Friday, October 30, 2009

Forgotten Books: HOT CARGO -- Orrie Hitt

Okay, I'll admit that this isn't exactly forgotten. Hitt seems to be going through something of a heyday now, and there's even a blog devoted to him. Besides that, James Reasoner's already reviewed this book. But what the heck. I had a copy, so I thought I'd read it.

It's crime/adventure novel set in a fictionalized version of the Philippines, with gun-running and cocaine driving the plot. Hank Storms has agreed with provide guns to a revolutionary group in return for big bucks. Little does he know that the money will be transported by his wife, for whom he has no love at all. The money changes hands a number of times in a series of crosses and double-crosses, and there are several nice little turns in the plot before it all gets resolved.

A couple of things surprised me about the book. One is that it's a political novel in a way. The Cocoa Republic politics are what drive the plot, and Hitt does a pretty fair job of depicting the sad situation of the people living in Sanbolo, a real hell-hole if there ever was one.

The other surprising thing is how mild and harmless this book is. People talk about sex a lot (using no dirty words, ever), and the women are described in loving detail. But the sex? Well, Hank Storms, the heel hero, sleeps with three of them in one night, but there's sure nothing explicit about the encounters. Here's one hot scene:

"You might be more woman than I can handle," he breathed.

"I doubt it."

And she wasn't.

Here's another one:

"You're the first," she whispered.

He was.

He didn't go back to the ship until morning.

Now you might be thinking that this is the kind of thing that passed for hot stuff in 1958. You'd be wrong. Gold Medal Books had been hotter than this for six or seven years by 1958. Hitt doesn't even use cuss words. People say, "I don't give a rap." Or they call Sanbolo "the rear end of the world."

I had fun reading this book. It's not great, but it's okay, and it has a great cover. The ending is typical '50s. I don't know if it's typical Hitt.


Anonymous said...

Let's be honest. He was OK but the best thing about Orrie Hitt is his name.


pattinase (abbott) said...

Some day I am going to walk into a used bookstore and see a book by Orrie Hitt -or any of the writers you guys dig up.

George said...

I love that cover!

Gerard said...

That is a great cover. Too bad that red bar is at the bottom.

Frank Loose said...

Thanks for the review, Bill. I just saw some copies of this for sale on the internet the other day. Guess I need to buy one. This year, I have read ten Hitt books, and when he was clicking, he was better than "OK." Some titles were as good as Gold Medals from that period. Try The Cheaters or HIred Lover.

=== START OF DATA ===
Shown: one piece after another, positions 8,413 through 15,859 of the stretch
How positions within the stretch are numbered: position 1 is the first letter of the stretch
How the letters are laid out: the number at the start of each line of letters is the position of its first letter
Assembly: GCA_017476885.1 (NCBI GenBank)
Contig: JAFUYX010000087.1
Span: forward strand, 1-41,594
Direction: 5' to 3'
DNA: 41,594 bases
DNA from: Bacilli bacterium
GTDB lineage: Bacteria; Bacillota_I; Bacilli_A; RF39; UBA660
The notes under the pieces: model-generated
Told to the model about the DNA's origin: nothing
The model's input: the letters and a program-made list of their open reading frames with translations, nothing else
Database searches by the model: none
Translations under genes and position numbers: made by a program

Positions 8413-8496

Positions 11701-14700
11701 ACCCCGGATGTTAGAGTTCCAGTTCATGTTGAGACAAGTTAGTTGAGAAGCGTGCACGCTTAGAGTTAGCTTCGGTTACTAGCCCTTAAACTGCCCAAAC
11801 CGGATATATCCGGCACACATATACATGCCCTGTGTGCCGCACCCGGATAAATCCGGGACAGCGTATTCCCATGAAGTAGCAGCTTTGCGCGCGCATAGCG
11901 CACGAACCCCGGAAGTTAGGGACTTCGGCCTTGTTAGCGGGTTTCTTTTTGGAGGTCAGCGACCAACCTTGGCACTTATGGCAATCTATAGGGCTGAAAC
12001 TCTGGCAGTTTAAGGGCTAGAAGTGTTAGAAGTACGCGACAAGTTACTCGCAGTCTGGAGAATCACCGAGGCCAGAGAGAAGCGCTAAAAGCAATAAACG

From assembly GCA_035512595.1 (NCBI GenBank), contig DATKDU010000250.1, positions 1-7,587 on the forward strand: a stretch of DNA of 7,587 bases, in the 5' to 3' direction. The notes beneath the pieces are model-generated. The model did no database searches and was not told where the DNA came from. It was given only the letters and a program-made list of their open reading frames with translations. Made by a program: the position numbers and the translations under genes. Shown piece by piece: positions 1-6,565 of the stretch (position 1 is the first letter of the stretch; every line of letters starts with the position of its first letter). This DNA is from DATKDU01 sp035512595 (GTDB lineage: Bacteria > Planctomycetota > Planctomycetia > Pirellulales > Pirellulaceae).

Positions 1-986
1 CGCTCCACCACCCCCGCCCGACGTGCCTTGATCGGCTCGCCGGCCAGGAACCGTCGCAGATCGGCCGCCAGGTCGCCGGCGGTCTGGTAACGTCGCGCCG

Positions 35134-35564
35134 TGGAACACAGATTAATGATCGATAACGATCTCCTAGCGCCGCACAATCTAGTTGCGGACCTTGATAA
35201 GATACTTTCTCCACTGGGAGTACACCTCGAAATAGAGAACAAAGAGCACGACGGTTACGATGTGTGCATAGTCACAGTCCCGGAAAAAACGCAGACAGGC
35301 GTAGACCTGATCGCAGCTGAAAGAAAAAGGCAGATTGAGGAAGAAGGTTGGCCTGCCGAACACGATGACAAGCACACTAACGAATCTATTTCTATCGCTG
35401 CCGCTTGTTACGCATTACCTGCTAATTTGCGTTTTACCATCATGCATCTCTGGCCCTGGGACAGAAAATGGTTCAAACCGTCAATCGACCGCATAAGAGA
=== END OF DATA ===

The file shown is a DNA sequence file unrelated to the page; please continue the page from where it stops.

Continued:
It is amusing that these "sleaze" books were sold as over-sexed stories, and yet were so tame. The covers are actually the hottest part of the package. The sex scenes remind me of the cinematic "fade to black" after the first kiss, common in the movies from this period. Your excerpts are typical and could have been pulled from any of his books. It was what happened before and after that was important to the drama of the story, and why many of these books are more than just "sex reads." There is a real attempt to write a good story.

Another thing we need to keep in mind when judging the quality of the work, is that Hitt (and others like him in both the sleaze and crime genres) wrote these books at break neck speed, sometimes just a couple weeks. These books were viewed as expendables --- read and toss. I'm glad not all of them were tossed, as I am enjoying searching them out and reading them.

Unknown said...

I think one of the problems with this book is all the conversations. There's a lot of talk but not much action. Not that there's anything wrong with that, but this is a book that needs a little more movement. The sense of place is really well done, though, and I can even see it as a movie. Bogie in the lead, of course, and Roos is obviously Sidney Greenstreet.

Unknown said...

Hitt's other gun-running novel, ADD FLESH TO THE FIRE, is the same -- we never see any action, the actual gun rnning, landing on Cuba, transport, evading the Cuban army, etc. It all happened "last night."

Hitt's heroes alwaus jumble three women -- one is usually a wife or girlfriend he's tired of, one's a good girl who loses her vriginity ('you're my first') and the third is the evil wrong woman he is head over heels for and eventually screws him over.

But a hero having sex with three women the same night? I haven't seen that yet, or in any book since Peitevich's TO LIVE AND DIE IN L.A.

For Hitt, there are added in sex scenes in the 1970s reprints from Softcover, very un-typical Hitt with vulgar language and descriptions. I notice Nightstand did the same with their 70s reprints; they could get away with it then.

Unknown said...

Those three women are in this book, but there's also a fourth one, a wanton who decides to reform, get married, and settle down. Not with the protagonist, though.

Too bad the reprints added hotter sex and vulgarity to the books. That would detract from their period charm.